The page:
Pinterest is one of the industry's most fascinating companies — going from a simple digital collage to one of the leaders in image recognition and visual search, of all things. That feeds into the company's hope of helping its users — more than 175 million strong — discover things they didn't realize they were interested in and finally decide to do something new.
That's thanks a lot to CEO Ben Silbermann, whose flexibility and business acumen has turned an internal moonlight project into one of Pinterest's — and the Web's — biggest technological success stories. From plugging into advertising to looking up objects you find in real life, Pinterest has become the home of what the company calls "visual search." That term is pretty much literal: searching for things on the Web with your eyes, and not with words.
So we're super stoked that Silbermann will be joining us on stage at TechCrunch Disrupt SF 2017 in September. Over the course of three days, we'll be hitting a wide range of topics. From basketball stars going into investing to the omnipresence of AI in everything you touch — or, in Pinterest's case, see — Disrupt SF will feature some of the top minds in the industry.
Silbermann is certainly one of them. The Yale graduate started Pinterest in 2009 after tinkering with a number of iPhone apps. Originally a virtual pinboard, Pinterest quickly found that it hit the sweet spot for wedding planning, home improvement and other major life events. And users weren't just pinning their own ideas and photos onto those pinboards — they were aggressively searching for new ideas. Pinterest, over time, has blossomed into a product that users flock to for inspiration (and, of course, buying products at the end of the cycle).
Prior to Pinterest and those experimental projects, Silbermann was a product specialist at Google working on the advertising side. Pinterest originally drew comparisons to social networks like Facebook and Twitter, but over time has sought to distance itself from that and pitch itself to advertisers as a completely different home for a completely different kind of user. Most of Pinterest's users are also in countries outside the U.S., which has presented Silbermann and his team with the unique challenge of figuring out how to make sure the product matches up with a wide variety of different cultural norms.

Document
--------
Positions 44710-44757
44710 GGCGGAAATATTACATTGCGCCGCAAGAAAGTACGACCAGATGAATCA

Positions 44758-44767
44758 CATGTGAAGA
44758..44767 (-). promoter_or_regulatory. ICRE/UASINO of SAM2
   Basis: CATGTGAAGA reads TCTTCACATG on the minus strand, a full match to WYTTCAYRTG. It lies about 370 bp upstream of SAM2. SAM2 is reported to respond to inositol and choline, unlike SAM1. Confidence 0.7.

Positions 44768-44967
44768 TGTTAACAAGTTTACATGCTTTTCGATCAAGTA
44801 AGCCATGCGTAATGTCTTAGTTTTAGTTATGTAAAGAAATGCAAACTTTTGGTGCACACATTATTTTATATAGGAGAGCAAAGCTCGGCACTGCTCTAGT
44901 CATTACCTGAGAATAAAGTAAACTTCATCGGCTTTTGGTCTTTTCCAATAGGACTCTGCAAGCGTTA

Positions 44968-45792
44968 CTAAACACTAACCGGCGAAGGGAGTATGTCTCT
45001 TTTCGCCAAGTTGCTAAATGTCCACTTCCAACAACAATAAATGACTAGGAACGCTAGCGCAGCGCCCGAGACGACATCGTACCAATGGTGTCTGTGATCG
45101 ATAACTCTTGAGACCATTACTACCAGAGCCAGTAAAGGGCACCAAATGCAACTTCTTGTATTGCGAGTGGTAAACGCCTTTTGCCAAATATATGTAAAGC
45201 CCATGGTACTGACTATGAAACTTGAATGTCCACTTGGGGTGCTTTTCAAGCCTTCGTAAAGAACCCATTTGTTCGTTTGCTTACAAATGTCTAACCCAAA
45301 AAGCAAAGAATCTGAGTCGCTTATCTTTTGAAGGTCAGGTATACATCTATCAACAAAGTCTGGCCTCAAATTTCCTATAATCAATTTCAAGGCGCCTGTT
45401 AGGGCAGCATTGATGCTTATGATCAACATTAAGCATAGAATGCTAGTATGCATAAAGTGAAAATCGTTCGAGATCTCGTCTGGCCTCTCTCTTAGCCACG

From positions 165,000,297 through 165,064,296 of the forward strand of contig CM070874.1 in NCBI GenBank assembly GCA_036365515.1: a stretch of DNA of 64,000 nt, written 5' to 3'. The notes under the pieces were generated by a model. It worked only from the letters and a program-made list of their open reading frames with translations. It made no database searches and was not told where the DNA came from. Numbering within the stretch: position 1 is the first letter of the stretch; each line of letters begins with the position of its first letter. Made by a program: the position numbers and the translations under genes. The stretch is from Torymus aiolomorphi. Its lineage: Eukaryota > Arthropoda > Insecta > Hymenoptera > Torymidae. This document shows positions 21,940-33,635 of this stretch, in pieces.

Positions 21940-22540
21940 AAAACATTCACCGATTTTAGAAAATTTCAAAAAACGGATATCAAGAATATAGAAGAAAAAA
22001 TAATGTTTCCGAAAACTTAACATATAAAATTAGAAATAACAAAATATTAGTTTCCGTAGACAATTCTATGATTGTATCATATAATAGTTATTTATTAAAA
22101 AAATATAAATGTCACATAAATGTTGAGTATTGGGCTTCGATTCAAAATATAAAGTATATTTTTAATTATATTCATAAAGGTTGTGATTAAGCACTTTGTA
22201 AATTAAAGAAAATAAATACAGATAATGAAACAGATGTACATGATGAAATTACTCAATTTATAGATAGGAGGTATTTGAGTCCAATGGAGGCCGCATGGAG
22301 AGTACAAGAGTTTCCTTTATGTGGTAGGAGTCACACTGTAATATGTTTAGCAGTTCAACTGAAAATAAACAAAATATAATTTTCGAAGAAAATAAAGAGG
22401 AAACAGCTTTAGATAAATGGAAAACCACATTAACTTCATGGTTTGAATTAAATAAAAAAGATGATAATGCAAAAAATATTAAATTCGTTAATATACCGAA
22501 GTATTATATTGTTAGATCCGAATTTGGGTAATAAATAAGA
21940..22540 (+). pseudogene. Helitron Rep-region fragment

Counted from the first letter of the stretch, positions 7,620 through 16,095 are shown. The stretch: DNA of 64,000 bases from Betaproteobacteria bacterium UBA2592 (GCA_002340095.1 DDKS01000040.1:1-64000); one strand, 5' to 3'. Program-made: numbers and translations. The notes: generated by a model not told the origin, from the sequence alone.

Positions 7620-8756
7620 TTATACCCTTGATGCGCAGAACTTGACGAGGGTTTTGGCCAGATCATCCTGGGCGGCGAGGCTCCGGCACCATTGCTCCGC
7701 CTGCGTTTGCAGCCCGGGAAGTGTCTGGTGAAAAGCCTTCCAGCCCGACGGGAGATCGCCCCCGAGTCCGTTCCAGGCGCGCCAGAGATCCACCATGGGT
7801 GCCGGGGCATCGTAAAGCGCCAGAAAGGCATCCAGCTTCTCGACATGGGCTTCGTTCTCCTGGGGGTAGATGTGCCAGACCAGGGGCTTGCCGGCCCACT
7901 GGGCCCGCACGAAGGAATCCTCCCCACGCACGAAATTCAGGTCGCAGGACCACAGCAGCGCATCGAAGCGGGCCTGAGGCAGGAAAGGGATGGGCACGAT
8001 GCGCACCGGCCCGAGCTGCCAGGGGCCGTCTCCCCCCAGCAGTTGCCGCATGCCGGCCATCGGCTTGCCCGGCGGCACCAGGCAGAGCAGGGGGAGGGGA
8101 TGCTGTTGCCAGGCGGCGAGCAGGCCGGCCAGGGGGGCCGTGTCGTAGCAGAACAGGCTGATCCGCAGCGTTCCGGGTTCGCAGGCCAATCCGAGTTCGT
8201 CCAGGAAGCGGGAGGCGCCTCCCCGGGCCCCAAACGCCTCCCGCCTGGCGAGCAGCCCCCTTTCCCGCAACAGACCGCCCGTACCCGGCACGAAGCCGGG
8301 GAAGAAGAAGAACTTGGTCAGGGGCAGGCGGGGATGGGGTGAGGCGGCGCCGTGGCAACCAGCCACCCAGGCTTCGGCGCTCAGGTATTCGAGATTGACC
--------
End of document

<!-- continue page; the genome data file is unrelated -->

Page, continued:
Pinterest's methodical (sometimes frustratingly slow) rollout of the company's advertising could also be attributed to Silbermann. The startup rigorously tests each product with partners and experiments before an ad finally ends up in a user's feed. Because Pinterest users come to the site for very different reasons, it requires a very different advertising approach. Earlier this year, Pinterest president Tim Kendall said it would even start using its visual search technology to power those ads, essentially bringing the technology full circle into its advertising products in the hopes that they don't impede the core experience of the average user.
All this, taken together, has turned Pinterest into a company worth more than $12 billion. Silbermann, however, is no stranger to quite a few snags in the growth process. It has missed a couple of targets it set early in its life, and it's had to contend with Snap's failure on Wall Street as it pitches advertisers on a different kind of product than Facebook and Google have to offer.
Will Pinterest, in the end, be able to grow into a huge business like Facebook (and even Snap)? We'll find out more at Disrupt in September. General admission tickets and sponsorship packages are now available.